of whale oil, sold to light the lamps of the nation. Lamps were now using electricity and paraffin instead.
These great slabs would have been the bases of heavy machinery on the site.
The whaling station re-opened in 1950, again developed by the Norwegians, but the operation became uneconomic once more
and the company went into liquidation in June 1953.
The old slipway and steps that used to be at the heart of this gruesome trade.
Looking back at the slipway from the base of what would have been the wooden pier that reached out into deeper water.
On the hillside above, one of the few remaining old buildings . . . and the round base of an old boiler installation.
I walk up the green track that was once the main road access into the site.
Below is the back of the earlier building with the round boiler installation alongside.
A granite monument still stands in remembrance of "Sam", the Norwegian owner's faithful dog, who died in 1907.
Dylan and Dougal sat patiently by the side while I took the photo.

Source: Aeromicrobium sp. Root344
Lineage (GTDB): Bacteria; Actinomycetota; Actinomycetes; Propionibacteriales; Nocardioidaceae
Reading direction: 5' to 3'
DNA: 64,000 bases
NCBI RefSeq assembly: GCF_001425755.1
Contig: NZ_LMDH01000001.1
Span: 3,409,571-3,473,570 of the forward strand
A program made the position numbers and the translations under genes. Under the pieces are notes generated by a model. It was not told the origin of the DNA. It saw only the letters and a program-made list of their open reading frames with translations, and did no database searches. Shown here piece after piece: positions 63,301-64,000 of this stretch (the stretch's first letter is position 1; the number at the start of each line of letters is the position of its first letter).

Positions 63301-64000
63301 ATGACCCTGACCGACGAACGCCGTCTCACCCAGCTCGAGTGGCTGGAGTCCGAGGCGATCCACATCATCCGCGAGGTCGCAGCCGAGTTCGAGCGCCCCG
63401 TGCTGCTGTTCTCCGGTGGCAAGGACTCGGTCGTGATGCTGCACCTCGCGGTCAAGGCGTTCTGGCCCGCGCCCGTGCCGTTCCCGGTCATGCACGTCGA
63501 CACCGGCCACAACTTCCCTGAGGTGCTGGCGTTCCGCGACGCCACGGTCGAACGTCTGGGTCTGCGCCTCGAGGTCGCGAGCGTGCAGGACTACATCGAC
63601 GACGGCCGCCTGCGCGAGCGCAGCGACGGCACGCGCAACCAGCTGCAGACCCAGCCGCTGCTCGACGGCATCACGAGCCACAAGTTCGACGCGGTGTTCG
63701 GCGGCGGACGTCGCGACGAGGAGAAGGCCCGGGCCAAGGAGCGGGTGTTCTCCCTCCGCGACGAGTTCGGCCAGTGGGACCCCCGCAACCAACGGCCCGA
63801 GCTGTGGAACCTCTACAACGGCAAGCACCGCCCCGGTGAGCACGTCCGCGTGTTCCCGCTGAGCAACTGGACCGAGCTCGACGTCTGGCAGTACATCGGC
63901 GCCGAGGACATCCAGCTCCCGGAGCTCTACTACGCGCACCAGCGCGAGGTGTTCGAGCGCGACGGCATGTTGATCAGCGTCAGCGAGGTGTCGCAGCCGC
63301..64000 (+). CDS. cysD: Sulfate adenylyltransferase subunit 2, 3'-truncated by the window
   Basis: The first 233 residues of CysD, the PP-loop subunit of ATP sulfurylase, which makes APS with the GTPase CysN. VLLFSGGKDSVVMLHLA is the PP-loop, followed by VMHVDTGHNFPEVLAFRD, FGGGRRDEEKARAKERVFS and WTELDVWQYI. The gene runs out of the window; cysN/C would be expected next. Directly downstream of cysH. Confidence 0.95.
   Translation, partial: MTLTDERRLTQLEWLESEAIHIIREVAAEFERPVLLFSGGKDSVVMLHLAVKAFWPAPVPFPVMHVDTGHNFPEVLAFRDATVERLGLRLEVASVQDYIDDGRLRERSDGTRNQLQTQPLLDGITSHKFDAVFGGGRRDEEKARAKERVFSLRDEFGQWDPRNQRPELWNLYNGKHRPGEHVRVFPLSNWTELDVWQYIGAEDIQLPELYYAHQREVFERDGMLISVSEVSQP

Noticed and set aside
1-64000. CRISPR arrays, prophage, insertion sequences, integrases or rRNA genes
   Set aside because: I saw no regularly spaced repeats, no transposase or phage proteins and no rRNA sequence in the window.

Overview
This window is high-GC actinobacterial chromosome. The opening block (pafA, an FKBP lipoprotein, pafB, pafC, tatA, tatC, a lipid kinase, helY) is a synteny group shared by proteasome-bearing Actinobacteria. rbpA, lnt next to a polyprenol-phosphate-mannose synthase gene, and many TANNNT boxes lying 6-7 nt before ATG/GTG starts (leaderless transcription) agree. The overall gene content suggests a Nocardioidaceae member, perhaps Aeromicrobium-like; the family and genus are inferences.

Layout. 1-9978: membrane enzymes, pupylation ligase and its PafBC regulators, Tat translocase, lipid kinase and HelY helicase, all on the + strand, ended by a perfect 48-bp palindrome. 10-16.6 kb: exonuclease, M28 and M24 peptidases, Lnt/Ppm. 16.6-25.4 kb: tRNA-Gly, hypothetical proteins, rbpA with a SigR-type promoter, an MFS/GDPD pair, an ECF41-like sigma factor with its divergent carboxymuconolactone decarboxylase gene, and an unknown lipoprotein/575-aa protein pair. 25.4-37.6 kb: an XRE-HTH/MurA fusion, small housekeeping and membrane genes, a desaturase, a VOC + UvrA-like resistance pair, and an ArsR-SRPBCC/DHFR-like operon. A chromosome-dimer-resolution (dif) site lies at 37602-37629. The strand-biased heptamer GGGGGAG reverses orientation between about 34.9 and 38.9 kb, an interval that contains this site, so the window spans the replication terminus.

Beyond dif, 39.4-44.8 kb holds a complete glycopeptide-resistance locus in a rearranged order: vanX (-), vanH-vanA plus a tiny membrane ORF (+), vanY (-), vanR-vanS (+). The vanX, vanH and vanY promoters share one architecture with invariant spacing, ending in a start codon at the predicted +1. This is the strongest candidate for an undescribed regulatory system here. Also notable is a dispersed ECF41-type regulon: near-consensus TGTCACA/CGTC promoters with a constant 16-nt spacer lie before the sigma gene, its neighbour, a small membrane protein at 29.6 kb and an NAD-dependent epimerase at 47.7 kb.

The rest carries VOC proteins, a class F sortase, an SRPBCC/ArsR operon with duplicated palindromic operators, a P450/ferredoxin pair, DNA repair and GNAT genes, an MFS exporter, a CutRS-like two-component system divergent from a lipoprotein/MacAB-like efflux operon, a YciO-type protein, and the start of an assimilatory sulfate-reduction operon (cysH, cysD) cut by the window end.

It appears to have been repaired several times along its route.
At the top of the hill above the houses
the Eadarra river had been dammed to collect the water for the pipe feeding the works below.
Today there's a new dam just a little further upstream.
The pipeline follows the line of the access track . . .
. . . and in wet weather the water drives the equipment inside the new turbine house.
History and modern life explored and I'm back down at the road next to the cottage . . . an interesting circular walk
- - - o o o - - -
I have reproduced some of the old photos here . . .
The whaling station, jetties and pier.
The whales were processed here and turned into oil, soap, margarine, fertiliser, bone meal, cattle food, and dried and salted meat.
Off the Scottish shores minke whales, Orcas and Pilot whales can still be seen, but the Fin, Sei and Right whales that once made up
most of Bun Abhainn Eadarra’s whaling catch have sadly almost disappeared from the waters of the North Atlantic.
The boat crews that hunted the whales were Norwegian.